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How to Grow Rhubarb

Rhubarb is considered by many to be an "Old Fashioned" vegetable, found in Grandma or even great-grandma's vegetable garden. But Grandma had a secret... this perennial vegetable will thrive for years, and is almost maintenance free. So why not put a few plants in your garden, and see why grandma was so fond of her Rhubarb.

Important: Rhubarb leaves are poisonous. Cut the stalk at the base of the leaf and discard the leaves.

Varieties:

  • There are two types of Rhubarb. The most common has a reddish stalk, while the second has a white stalk with light pinkish coloring and streaking. Their taste is the same. We suggest you grow a few of each for color.

Did You Know? Rhubarb is one of just two perennial vegetables, that lives for several years. The other is Asparagus.

Sowing Rhubarb Seeds:


While seeds can be planted, rhubarb plants are most often propagated by separating the  roots, or crowns. A piece of root with at least one bud is planted with the rhubarb crown just at soil level. Plant roots and crowns directly outdoors as soon as the soil can be worked. Rhubarb is hardy, and will survive late spring frosts. If there is a really hard freeze, the leaves and stalk could be damaged, but new ones will soon replace any that are damaged.

Space Rhubarb roots two to three feet apart. They will spread. Rhubarb tolerates a little crowding, but the stalks and leaves will grow bigger and healthier, if you allow them a little space.

A few plants is all you will need for a home garden. If you are planting large quantities, space rows three feet apart.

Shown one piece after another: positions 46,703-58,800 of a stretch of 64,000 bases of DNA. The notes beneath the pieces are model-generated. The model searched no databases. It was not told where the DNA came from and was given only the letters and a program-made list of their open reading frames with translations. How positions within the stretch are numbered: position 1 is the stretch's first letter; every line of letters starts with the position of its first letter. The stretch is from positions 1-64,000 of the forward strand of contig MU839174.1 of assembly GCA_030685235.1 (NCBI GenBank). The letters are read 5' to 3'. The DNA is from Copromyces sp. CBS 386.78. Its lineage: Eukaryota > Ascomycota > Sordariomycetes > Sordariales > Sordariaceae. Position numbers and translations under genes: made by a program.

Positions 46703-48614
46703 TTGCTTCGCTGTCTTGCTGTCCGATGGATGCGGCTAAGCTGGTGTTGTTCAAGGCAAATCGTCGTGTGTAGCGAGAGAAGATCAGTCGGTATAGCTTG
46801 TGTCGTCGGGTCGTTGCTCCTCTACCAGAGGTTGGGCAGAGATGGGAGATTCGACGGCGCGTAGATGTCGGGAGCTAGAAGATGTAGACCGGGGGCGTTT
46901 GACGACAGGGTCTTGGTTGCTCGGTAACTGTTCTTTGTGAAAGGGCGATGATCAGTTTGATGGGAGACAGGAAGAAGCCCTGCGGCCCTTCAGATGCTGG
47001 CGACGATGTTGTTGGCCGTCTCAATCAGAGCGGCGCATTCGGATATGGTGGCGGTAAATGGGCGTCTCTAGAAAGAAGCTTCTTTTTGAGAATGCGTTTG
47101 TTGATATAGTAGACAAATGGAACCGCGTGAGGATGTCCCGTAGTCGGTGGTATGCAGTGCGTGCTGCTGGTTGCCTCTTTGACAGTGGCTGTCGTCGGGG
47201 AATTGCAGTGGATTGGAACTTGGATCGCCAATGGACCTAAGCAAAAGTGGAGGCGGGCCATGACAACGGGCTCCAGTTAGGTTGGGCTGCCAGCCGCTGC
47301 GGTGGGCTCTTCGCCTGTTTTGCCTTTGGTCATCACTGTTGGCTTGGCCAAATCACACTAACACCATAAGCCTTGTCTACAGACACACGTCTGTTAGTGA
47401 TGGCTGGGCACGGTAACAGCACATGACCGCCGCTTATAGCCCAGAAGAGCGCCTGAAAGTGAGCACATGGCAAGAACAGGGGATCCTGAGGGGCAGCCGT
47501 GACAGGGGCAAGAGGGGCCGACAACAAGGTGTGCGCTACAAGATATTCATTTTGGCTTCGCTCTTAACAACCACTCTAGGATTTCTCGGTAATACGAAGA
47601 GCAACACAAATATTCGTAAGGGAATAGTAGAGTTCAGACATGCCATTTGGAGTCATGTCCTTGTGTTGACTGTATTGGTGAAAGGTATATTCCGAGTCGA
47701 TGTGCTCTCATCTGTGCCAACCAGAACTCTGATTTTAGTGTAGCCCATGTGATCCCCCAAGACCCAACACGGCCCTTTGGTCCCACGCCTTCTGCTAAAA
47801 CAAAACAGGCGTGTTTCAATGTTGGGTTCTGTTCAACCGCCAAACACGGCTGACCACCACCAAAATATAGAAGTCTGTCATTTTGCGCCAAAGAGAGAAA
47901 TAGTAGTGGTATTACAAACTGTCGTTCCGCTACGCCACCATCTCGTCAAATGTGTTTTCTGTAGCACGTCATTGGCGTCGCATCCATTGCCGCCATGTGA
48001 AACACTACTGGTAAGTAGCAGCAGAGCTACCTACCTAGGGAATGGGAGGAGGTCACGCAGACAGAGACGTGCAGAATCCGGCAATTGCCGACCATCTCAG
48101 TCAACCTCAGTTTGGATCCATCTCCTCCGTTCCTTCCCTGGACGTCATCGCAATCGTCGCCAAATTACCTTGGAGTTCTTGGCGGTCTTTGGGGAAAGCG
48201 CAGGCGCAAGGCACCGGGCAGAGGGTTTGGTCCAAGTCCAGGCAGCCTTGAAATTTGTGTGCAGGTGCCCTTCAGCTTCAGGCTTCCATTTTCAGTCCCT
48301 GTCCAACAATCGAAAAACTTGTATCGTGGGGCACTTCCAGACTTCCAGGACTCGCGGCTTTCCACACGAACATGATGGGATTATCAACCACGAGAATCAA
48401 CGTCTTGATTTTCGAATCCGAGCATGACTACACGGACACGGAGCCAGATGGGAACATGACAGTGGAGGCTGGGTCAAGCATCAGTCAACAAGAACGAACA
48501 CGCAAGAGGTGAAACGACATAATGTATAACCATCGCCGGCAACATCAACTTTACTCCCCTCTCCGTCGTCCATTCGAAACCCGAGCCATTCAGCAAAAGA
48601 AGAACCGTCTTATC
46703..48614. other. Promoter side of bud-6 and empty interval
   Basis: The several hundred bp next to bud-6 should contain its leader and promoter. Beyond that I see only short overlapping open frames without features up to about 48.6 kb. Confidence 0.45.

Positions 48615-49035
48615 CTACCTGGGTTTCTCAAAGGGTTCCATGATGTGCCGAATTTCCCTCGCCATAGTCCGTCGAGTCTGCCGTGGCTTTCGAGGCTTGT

Days to Maturity:

Rhubarb can be picked in the spring as soon as the stalks are large enough to harvest in sufficient quantity for the recipe you are planning to use. Newly planted Rhubarb will be ready to harvest the following year.

How to Grow Rhubarb Plants:


Plant Rhubarb in full sun, in a location where they will not be disturbed for years. Plants will tolerate a little partial shade.

Being easy to grow, Rhubarb will thrive in most garden soils. For the best crop, add But, it will reward you when compost and manure, or fertilizers. Use a general purpose fertilizer, or a high nitrogen mixture, for well established plants, to promote leaf and stalk growth.

Make sure ample water is in the soil during the harvest period. After harvest, don't forget to provide water, to keep your plants healthy all year long. As a rule of thumb, when watering the rest of your garden, water your rhubarb plants, too.

Mulch thickly around plants to keep weeds down, and to help retain soil moisture.

Healthy Rhubarb plants will grow and spread. Separate or thin the plants every five years, or sooner if the plants become crowded.

Insects and Pests:


Insect infestations are fairly uncommon. For occasional infestations, use an insecticidal soap or mild insecticide.

Diseases of Rhubarb:


Rhubarb is long lived, and suffers few diseases. On occasion, fungus and crown rot can occur. Fungus problems are more common in wet and humid weather, if the plants are crowded.

Harvesting Rhubarb:


You can harvest the Rhubarb regardless of size. When harvesting, grasp a stalk firmly close to the ground. Twist and pull the stalk, and it should break free of the plant. While harvesting, pick the largest stalks first. Don't let them get too big. Rhubarb stalks will remain sweet and flavorful until the warm summer weather begins. Then, the stalks turn bitter.

Hardiness:


Rhubarb is as hardy as vegetables come. They will begin to grow as soon as the ground begins to thaw. No matter hold cold it gets in late spring, the weather will not kill the plant, although in some cases it may damage the first leaves.

Rhubarb Recipes:

Rhubarb Custard Pie

More of our garden recipes

More Information:

More on growing Rhubarb

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